Ron Thrapp, head pro at Emeis, said that facility was closed Saturday morning after receiving more than five inches of rain in a 48-hour period. That cost the course 207 rounds that were on the books, the Dispatch reported.
“The lost revenue is what hurt the most here,” said Thrapp, noting water had to be pumped out of bunkers to get the course playable and opened for afternoon play.
In La Crosse, Wis., Forest Hills Golf Course was one of several courses closed this weekend due to flooding damage, the La Crosse-based WKBT-TV reported.
On what should be a beautiful weekend for a round of golf, Forest Hills Golf Course remains silent. “The phone usually rings off the hook on the weekends,” pro shop manager Josh Larsen said.
Late last Wednesday, several inches of rain broke the course’s man-made levee near the back of the course, severely damaging new holes that opened last summer, WKBT-TV reported.
“It was just starting to get grown in settled in and looking pretty good,” Larsen said. “To be honest with you, we all cried. We give everything we have on a daily basis, everybody here at Forest Hills to make this place the best we can. We take a lot of pride in this place and it was very disheartening.”
Since then, the course has been closed. “We have 180 days to make money, and obviously weekends are prime time for us, so any time we lose a weekend, you’ll see it in the numbers,” Larsen said.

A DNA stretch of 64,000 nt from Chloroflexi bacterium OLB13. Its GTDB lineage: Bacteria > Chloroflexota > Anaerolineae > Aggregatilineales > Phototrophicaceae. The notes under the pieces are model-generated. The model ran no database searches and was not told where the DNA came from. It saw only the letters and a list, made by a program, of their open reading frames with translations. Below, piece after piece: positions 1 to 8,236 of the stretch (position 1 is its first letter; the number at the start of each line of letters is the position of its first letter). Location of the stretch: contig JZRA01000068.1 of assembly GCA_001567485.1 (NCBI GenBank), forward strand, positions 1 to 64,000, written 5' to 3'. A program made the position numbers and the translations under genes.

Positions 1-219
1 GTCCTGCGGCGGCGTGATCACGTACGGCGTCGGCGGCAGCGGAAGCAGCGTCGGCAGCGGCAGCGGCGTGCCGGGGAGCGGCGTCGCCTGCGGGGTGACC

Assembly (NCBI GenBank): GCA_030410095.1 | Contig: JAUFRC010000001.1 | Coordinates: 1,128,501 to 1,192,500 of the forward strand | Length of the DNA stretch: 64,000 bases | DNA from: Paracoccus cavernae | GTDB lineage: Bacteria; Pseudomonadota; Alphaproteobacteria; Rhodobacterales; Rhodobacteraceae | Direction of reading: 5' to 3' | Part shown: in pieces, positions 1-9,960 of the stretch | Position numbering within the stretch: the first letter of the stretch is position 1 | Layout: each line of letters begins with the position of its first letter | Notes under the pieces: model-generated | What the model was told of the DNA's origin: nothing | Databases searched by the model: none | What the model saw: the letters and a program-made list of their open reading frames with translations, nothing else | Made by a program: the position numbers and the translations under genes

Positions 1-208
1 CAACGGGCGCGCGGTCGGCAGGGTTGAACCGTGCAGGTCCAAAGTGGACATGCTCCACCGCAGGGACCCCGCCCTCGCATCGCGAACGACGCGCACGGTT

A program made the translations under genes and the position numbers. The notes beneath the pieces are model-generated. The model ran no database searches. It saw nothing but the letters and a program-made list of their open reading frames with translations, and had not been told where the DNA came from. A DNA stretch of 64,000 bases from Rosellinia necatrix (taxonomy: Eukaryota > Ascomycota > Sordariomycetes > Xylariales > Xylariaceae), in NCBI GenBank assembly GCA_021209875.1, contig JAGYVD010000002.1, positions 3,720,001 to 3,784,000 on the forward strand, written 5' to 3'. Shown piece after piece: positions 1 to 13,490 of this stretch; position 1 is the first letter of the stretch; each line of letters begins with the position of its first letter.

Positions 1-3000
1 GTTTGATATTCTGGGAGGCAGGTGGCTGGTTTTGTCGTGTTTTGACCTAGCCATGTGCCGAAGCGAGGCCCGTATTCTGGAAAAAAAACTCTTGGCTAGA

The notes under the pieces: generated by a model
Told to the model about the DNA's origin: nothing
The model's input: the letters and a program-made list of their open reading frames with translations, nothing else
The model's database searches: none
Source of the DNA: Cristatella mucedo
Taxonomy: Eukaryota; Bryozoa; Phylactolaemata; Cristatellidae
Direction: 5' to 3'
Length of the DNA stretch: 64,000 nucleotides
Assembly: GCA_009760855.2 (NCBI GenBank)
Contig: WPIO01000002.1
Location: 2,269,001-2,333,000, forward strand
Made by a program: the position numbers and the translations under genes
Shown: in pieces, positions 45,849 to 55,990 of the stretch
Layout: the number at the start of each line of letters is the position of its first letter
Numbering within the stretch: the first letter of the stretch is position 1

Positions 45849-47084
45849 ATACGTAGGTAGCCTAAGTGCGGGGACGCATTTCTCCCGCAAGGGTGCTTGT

But the in days since, volunteers like Bruce Simones and Ken Hanson have spent their weekend making sure the course gets back into shape, WKBT-TV reported.
“It’s not a matter of why, it’s almost just like you have to do it,” Hanson said.
“I’m a little selfish, I want to get this place back open. I miss my buddies at 8:15,” Simones said.
It’s that spirit that helps golf managers stay positive. “I’ve been here since 2007, and there were people in the door yesterday that I’ve never seen at this golf course before wanting to know where they can rake and help out. It’s great to have a community that’s behind you,” Larsen said.
And they are confident that very soon, at least part of the course can reopen, WKBT-TV reported.
“We have a great superintendent, a great grounds crew, and a great community behind us,” Larsen said.
Monday, volunteers from WisCorps, as well as the city will be out to help repair some of the damage. It’s not clear how much the damage will cost the golf course, WKBT-TV reported.
Forest Hills isn’t the only golf course closed this weekend. Both Fox Hollow Golf Course in La Crosse and The Golf Club at Cedar Creek in Onalaska, Wis., are closed due to flooding damage as well, WKBT-TV reported.
Forest Hills Golf Course expects the front nine holes will be open either Tuesday or Wednesday. It’s not clear at this point when the back nine will reopen, WKBT-TV reported.
In Medora, N.D., Bully Pulpit Golf Course is coping with the opposite problem, as it is experiencing its driest season yet, the Bismarck (N.D.) Tribune reported.